He says he is prepared to work – ‘prepared’ no less, which is good of him – as a ‘translator’; that is going to be difficult for him, since he only speaks his native language. But give him time. Give him time.
He has mastered the asylum seekers language – the ‘accommodation he has been given’ is crap; he’s having to rely on the generosity of ‘the locals’ to make ‘ends meet’.
He is seeking political asylum because he protested in his own country about – well actually, about there being too many immigrants, who didn’t speak the language, and moaned about the accommodation being crap, and having to rely on the generosity of the locals….and thinking they might get a job one day as a translator if they ever got round to learning the language of their new country!
Herr Griesbach is German, as is Frau Griesbach, and the overweight junior Fräuleins and their four assorted sprogs. So they drove to Russia and demanded political asylum. The Russians don’t appear to be too impressed.
There have been German immigrants in Russia before, quite a long history of them, dating back to the 16th century when a handful of highly skilled technicians were allowed to settle in Moscow to bring their craftsmanship into Russia. However, once they started arriving in larger numbers, without the required skills, Tsar Alexander started imposing minimum financial requirements on them.
Strangely, these new migrants showed a reluctance to learn the Russian language, and established large enclaves of German speaking peoples, who clung to their native faith, and felt no obligation to join the armed forces and help protect their ‘new country’. When Russia went to war against Germany, they were suspected of being ‘the enemy inside the border’. When Germany later invaded Russia – the migrants left their new homeland with the retreating German army, only too happy to go back ‘home’.
Germans fleeing Russia were given instant German citizenship, the right to vote, unlimited work permits, paid flights from Moscow to Frankfurt (with all of their personal belongings and household possessions), job training, and unemployment benefits for three years.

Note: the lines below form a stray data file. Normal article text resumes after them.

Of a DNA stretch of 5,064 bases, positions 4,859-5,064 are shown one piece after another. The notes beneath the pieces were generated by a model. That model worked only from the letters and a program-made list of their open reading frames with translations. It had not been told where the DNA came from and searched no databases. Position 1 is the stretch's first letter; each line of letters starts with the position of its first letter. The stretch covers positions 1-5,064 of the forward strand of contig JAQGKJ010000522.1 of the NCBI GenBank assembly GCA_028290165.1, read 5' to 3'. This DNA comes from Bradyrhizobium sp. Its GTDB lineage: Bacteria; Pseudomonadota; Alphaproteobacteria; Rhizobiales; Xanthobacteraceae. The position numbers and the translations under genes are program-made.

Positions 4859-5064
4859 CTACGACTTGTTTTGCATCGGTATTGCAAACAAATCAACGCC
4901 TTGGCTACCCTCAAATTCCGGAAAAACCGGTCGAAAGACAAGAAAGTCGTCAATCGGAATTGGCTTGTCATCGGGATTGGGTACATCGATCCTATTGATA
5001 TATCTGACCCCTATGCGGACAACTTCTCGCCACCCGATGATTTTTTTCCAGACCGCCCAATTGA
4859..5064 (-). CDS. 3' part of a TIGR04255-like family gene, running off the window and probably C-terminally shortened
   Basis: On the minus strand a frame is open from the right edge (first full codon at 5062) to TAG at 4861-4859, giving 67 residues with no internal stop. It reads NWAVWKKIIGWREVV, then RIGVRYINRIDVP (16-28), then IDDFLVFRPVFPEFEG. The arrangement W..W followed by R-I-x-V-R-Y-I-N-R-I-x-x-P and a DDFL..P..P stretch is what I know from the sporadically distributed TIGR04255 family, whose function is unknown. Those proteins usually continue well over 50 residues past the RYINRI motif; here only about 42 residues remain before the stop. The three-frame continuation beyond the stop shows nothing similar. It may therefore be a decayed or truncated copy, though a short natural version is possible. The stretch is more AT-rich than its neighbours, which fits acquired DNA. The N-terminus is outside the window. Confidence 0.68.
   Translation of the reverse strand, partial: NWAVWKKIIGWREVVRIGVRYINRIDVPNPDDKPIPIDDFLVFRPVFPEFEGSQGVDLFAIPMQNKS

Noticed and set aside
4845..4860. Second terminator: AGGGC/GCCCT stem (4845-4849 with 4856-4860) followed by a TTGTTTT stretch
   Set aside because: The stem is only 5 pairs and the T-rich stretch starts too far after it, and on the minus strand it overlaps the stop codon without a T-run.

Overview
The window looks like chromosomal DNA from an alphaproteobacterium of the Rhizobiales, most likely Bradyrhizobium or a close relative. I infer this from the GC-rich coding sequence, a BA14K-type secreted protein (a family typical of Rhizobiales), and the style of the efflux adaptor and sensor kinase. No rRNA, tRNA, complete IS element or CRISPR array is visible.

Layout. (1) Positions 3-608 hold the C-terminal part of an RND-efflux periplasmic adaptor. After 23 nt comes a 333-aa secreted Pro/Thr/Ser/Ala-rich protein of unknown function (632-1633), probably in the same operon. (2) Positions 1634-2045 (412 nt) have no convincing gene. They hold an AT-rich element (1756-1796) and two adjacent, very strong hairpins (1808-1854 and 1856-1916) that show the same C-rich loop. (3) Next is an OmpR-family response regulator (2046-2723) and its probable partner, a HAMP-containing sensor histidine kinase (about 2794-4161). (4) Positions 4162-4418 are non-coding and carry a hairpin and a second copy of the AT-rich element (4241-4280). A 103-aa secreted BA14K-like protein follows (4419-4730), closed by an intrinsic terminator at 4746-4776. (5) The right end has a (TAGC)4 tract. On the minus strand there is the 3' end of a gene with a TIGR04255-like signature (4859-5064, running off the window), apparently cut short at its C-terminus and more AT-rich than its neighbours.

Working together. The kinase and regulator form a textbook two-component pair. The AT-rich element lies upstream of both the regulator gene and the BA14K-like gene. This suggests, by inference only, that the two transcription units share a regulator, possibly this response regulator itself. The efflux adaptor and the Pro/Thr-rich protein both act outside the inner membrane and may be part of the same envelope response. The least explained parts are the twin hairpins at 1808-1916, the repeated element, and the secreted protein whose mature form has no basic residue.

Germans fleeing to Russia don’t get quite the same treatment.
Putin’s government invested heavily in infrastructure and housing in Siberia, particularly in the city of Novosibirsk, to draw ethnic Germans living abroad. Those who returned were offered 3,000 euros ($4,106), travel compensation and free transportation of their belongings.
Russian news agency Interfax reported this week that Moscow will spend over 80 million euros ($110 million) by 2012 to entice back former citizens of German descent who have immigrated to Germany as well as to stem the further westward flight of its ethnic German minority.
Mmmm, Siberia. Not quite what Herr Griesbach had in mind. Still, better than sweeping snow in Moscow, where he is now.
“They’ve overfilled our capital,” complains unemployed 60-year-old Muscovite Boris Agarkov. “They can’t work as anything other than street cleaners. You can’t trust them with anything else. And they stop Russian people from getting jobs.”
The familiar refrain!
That’ll be why Russian child beauty pageants are so popular that the authorities didn’t dare ban them outright, as a lot of western papers reported, but put in place a series of fines for parents who enter their children into the competitions – I can’t find any evidence of anyone being fined yet.
I do hope the Daily Mail stay in touch with Herr Griesbach, I’d like to know how long he lasts before he joins the three month queue for a Russian exit visa…